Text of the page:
Review: Justice Society of America #6

by Matthew Lloyd
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Review: Justice Society of America #6
[Editor’s Note: This review may contain spoilers]

Writer: Geoff Johns
Art: Marco Santucci
Colors: Ivan Plascencia
Letters: Rob Leigh


Reviewed by: Matthew B. Lloyd



The Lost Children are back, and what to do with them?  We catch up with the members of the Justice Society of America as they search for living relatives of the Lost Children.


Justice Society of America #6 has a strong focus on character.  Whether it’s the Lost Children or the members of the JSA, Geoff Johns put character at the forefront as he moves the big picture forward.  Johns naturally brings the Lost Children over from the Stargirl mini-series as Courtney shows up at JSA headquarters with the android Hourman in tow with her own ideas about what to do with the Lost Children.  While the question on everyone’s mind has to be about the meeting of Judy and Jay Garrick for the first time in decades, its brief with a quick catchup on Judy’s history, but the real emotional reunion with mom, Joan is either left for a future issue or it takes place off panel.

The most intense family reunion is between Bruce Wayne and his daughter, Helena.  Though they’ve met before in this series, we get a one-one on moment with cool heads.  There’s lack of tension, however, as Bruce is still concerned about Helena existing out of time.  Helena gives him a little a little tease as she references “The Gotham War” currently running in Catwoman and the Bat-titles.  For Helena, this is history, and it’s not the only history she references.  It’s a really interesting scene that echoes the meeting of the original Earth-Two Huntress meeting the Earth-One Batman back in the Bronze Age.

Positives Cont’d

While the JSA searches for an approach to the Lost Children, exploring each one’s past individually, it’s the conversation between Huntress and Power Girl that seems to give the story arc its direction.  As we saw in the first issue of this series, in the future that now no longer exists, PG and Huntress put together a JSA of irregular members that was decimated by Per Degaton.  Helena suggests that they put that team together, but now…so they get it right!  It’s great to see these two working together and it’s particular wonderful to see Helena call PG “Karen.”  It gives hope that the foolishness being done with Power Girl  by  Leah Williams will be ignored or quickly forgotten.  Now, just that new costume has to go….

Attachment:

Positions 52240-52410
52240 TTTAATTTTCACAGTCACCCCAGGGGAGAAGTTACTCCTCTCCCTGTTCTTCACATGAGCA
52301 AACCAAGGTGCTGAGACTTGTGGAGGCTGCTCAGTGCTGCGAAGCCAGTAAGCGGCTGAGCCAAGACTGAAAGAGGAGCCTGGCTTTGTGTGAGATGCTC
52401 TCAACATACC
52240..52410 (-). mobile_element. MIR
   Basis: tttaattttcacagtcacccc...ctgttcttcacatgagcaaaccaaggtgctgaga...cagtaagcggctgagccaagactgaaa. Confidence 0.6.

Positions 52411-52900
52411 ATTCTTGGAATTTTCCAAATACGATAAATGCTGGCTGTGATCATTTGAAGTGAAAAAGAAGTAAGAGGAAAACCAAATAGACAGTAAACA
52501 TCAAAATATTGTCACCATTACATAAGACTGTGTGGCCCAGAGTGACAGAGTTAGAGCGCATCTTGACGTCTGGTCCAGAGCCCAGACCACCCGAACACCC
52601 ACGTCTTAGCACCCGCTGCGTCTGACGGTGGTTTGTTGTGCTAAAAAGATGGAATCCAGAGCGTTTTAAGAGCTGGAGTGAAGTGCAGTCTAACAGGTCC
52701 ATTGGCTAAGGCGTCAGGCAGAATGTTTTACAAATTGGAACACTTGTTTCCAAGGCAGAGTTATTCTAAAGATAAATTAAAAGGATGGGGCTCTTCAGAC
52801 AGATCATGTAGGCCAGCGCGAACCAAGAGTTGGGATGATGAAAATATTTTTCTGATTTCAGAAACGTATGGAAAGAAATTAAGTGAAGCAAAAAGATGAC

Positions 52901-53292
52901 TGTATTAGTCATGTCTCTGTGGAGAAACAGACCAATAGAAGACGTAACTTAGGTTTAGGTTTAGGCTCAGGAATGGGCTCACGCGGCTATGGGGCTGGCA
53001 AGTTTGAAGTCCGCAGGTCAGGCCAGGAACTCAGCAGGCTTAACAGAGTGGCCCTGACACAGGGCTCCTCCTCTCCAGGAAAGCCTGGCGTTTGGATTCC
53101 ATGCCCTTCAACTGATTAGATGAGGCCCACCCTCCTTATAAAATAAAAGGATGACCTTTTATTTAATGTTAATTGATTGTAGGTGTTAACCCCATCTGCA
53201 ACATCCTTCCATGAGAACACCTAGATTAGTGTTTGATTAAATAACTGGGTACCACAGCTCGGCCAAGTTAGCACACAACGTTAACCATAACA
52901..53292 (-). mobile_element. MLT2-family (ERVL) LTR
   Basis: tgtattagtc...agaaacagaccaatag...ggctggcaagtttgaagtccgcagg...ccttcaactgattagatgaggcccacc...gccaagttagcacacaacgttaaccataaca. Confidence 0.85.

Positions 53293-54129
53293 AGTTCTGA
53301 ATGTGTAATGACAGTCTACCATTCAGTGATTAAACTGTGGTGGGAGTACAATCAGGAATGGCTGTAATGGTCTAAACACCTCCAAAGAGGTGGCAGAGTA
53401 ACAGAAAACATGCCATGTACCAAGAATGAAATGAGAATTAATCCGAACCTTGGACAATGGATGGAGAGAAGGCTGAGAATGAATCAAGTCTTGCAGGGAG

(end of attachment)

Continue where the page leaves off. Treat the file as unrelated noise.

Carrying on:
Marco Santucci takes over on art duties with this issue.  Santucci brings his signature approach as his to depiction of faces brings a unique identity to them.  It’s especially effective with Bruce and Helena as their uncostumed identities have the connection.  There’s also a genuine joy when Judy and Jay meet.  Additionally, Santucci’s homages the cover to All-Star Squadron #1 in the issue as Alan Scott, Mr. Terrific and the robot Hourman peruse pictures of the Lost Children.  It’s a great call back to a classic Earth-Two cover.


It’s tough to find a negative with this issue.  It may seem like a bit of a slow start, but Johns is focusing on the characters and Santucci’s art is perfect for those types of stories.


Justice Society of America #6 is an exciting start to a new story arc.  It’s character focused and sets the stage for what’s to come.  The fate of the Lost Children has been an intriguing plot line since the beginning of Stargirl: The Lost Children.  Their story naturally continues here.   The emotional tension between Bruce and Helena is fantastic and it’s great to see Helena and Karen’s friendship as  the cornerstone of the future of the JSA!



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